Hitler’s turn to the east added a new leaf to Harry Hopkins’s portfolio as Roosevelt’s unofficial ambassador to the Allies. By the end of July, after returning to England for new discussions with Churchill, he was on his way by flying boat and transport plane to Moscow to meet with Soviet premier Josef Stalin on the president’s behalf. He returned with requests for aluminum, rifles, and anti-aircraft guns. The “arsenal of democracy” was now arming not only itself and the British Commonwealth but its new ally the Soviet Union.

The increasing demands of war production drove unemployment down still further. It would drop below 10 percent for 1941, the first time since 1929 that it had reached single digits. The number of jobless was 5.3 million, down from 13 to 15 million when Roosevelt took office. Hunter spoke to the press again on September 26. He said in opening, “The WPA is really getting out of the news these days.”

“Yes. Too much war,” said one of the reporters.

The commissioner announced that WPA enrollment now stood at its lowest level ever, 1,034,629 workers in the United States and Puerto Rico. He was operating under a budget of $875 million for the fiscal year that ended on June 30, 1942, a drop of $500 million from the year before and the first time the emergency relief appropriation had fallen below $1 billion. Still, there were more than a million eligible people for whom there were no WPA jobs, and he expected the need to spike again after the first of the year, as it usually did when seasonal employment dropped.

Of the million-plus remaining on the WPA rolls, about one-third—334,000—were working on defense projects. Some 90 percent of these were construction workers on the still-to-be-completed roads and airports. The white-collar component included teachers called on by the Selective Service System to teach draftees to read and write at the fourth-grade level after the army discovered that some 90,000 of its draftees, primarily from southern states, were illiterate. As Hunter pointed out, WPA-paid teachers had already taught the basics of literacy to 1 million people in its adult education classes, so “90,000 more wouldn’t be much of a bite to take.” He also noted that a full quota of 50,000 WPA-paid workers were now training in 266 defense-related factories, and while they were eligible for government pay for a training period of up to eight weeks, most were moving off the WPA payroll and onto the plants’ payrolls in two and a half weeks.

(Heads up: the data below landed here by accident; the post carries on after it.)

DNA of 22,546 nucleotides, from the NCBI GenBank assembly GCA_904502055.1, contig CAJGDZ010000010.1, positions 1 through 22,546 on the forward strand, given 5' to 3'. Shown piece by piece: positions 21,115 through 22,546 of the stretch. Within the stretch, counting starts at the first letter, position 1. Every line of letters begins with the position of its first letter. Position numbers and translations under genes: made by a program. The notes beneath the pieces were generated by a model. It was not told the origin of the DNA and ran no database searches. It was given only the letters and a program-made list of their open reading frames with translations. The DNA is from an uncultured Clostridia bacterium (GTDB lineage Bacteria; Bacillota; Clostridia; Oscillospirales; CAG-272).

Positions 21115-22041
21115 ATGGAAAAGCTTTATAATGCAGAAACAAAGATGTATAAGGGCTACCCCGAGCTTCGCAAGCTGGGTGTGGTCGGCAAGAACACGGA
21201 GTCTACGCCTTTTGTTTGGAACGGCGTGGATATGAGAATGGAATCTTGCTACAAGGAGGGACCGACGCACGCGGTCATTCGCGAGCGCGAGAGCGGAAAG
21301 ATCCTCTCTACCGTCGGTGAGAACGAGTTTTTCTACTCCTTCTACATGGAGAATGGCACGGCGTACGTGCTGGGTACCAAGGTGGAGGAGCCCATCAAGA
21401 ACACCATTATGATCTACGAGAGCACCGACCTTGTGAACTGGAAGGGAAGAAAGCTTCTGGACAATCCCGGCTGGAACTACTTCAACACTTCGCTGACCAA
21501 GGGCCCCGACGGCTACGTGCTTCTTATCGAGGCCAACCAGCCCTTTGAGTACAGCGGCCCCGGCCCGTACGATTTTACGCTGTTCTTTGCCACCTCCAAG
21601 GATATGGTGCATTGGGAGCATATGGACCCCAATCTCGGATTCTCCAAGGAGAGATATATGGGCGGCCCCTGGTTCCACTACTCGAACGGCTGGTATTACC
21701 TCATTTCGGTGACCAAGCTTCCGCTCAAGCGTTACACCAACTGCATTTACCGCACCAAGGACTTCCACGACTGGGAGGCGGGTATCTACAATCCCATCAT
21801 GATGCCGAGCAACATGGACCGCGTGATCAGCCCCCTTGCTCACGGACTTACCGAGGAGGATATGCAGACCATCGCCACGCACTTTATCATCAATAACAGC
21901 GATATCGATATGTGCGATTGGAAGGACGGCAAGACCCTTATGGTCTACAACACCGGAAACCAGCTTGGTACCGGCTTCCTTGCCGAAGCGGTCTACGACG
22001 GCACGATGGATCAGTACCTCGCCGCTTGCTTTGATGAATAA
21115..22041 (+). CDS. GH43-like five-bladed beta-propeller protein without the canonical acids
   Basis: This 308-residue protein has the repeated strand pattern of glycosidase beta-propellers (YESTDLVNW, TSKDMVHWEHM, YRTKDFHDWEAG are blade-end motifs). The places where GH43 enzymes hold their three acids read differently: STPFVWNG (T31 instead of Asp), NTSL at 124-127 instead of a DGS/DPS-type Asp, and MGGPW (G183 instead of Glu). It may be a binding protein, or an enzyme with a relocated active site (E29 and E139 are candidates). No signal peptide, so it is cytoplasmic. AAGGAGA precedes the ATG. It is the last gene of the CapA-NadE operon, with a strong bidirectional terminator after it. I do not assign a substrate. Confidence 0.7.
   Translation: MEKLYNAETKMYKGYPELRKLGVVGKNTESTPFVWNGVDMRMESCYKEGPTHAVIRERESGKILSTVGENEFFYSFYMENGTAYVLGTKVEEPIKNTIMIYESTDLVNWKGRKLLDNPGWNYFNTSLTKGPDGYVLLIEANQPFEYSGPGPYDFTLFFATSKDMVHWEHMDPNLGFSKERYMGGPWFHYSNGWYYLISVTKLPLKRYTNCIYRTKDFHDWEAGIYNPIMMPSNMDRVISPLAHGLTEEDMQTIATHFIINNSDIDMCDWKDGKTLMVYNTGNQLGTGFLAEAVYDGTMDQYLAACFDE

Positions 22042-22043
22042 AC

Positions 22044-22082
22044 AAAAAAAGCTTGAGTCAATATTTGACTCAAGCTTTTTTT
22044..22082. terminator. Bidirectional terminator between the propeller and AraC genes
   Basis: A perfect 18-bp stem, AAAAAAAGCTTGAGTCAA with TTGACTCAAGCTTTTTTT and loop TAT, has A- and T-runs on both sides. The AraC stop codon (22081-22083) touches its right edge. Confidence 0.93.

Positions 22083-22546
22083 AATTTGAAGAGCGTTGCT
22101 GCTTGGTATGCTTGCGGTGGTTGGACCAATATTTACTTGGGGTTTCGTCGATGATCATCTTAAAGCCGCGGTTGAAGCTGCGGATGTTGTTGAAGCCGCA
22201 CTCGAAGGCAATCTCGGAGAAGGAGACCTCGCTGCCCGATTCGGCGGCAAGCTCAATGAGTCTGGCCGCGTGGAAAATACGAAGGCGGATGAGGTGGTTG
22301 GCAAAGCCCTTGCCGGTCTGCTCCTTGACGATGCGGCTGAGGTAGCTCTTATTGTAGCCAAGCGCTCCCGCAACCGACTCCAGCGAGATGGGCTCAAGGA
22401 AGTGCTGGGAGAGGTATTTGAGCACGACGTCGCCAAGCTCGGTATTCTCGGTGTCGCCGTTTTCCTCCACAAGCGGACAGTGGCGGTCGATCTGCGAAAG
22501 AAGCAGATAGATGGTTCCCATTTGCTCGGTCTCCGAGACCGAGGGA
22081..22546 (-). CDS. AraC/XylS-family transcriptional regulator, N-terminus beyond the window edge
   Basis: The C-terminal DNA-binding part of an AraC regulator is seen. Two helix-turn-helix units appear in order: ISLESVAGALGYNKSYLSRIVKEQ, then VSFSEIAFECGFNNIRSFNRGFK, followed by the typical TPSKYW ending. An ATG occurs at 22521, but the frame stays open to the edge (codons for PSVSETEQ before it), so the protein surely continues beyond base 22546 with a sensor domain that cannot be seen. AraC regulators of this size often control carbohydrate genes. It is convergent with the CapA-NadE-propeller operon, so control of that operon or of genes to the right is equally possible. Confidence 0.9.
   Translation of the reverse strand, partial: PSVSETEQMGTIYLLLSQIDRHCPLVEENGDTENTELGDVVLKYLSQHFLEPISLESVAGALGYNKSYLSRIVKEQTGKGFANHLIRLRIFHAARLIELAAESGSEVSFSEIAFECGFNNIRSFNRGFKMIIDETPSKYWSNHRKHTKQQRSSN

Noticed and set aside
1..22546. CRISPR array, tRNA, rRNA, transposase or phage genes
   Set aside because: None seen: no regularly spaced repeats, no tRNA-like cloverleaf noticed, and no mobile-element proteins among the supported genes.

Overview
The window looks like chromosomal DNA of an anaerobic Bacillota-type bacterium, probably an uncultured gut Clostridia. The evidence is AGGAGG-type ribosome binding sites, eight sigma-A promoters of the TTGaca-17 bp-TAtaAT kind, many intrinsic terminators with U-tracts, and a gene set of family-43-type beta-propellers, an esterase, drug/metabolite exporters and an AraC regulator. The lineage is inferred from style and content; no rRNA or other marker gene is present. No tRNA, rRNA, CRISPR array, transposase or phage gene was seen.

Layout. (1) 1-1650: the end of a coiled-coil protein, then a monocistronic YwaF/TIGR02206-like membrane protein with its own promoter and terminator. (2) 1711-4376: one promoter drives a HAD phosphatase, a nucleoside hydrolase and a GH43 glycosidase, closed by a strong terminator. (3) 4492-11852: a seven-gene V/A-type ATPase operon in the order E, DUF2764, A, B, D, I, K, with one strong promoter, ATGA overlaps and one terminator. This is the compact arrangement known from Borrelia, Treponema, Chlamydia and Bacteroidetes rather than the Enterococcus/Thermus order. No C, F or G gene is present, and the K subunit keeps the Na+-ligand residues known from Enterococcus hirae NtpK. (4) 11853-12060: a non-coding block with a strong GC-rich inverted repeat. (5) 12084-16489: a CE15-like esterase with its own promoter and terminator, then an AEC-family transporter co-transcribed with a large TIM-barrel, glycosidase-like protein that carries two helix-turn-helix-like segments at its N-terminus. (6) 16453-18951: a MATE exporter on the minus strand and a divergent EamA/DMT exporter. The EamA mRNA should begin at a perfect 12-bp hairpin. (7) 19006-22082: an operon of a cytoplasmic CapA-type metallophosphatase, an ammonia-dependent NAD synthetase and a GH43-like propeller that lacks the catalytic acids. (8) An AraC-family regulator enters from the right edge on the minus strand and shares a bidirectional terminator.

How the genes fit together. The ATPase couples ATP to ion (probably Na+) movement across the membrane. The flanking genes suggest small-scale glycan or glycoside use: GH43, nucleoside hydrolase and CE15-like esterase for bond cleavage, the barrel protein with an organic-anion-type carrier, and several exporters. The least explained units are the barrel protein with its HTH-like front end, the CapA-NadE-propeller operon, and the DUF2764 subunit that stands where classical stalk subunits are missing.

It was time to give WPA workers a raise, Hunter said. Their pay had not changed since the 1939 reorganization, ranging from $31 to $94 a week depending on the region of the country and the job, while hourly pay for industrial workers had increased 15 percent and weekly pay, factoring in overtime, had increased 32 percent over the same period. This was pushing prices up—7.5 percent in the general cost of living and 15 percent in food costs—and he said he would increase wages 10 percent in the next thirty days.

He made a further point, one that anticipated a sea change in the face of American manufacturing. Paul McNutt, who headed the Federal Security Agency that included the U.S. Employment Service, had pointed out that many of the parts assembly and other jobs at arms plants could be done by women as well as men, but that manufacturers were reluctant to hire them. Hunter concurred. “There are not many manufacturers willing to accept women in defense industries,” he said, adding that he wanted to do more to train women and move them into defense jobs. He was not asked about, and did not address, anti-black discrimination by defense contractors, which persisted despite Roosevelt’s executive order of June 25, 1941, barring discrimination in the defense industry and the federal government on the basis of “race, creed, color, or national origin.”

Six weeks later, on December 7, 1941, the Japanese launched their sneak attack on the American fleet at Pearl Harbor. It was a day, Roosevelt said famously, “that will live in infamy.” It was also a day that swept aside many of the assumptions that had existed until then, the resistance to women (though not to African Americans) in defense plants being one. It erased the idea that America could hide behind its oceans; the America First Committee, the last bastion of isolationism, would dissolve within a single week. And with the United States at war, in swift succession, against Japan and then Germany and Italy, it was a day that foretold the end of the WPA.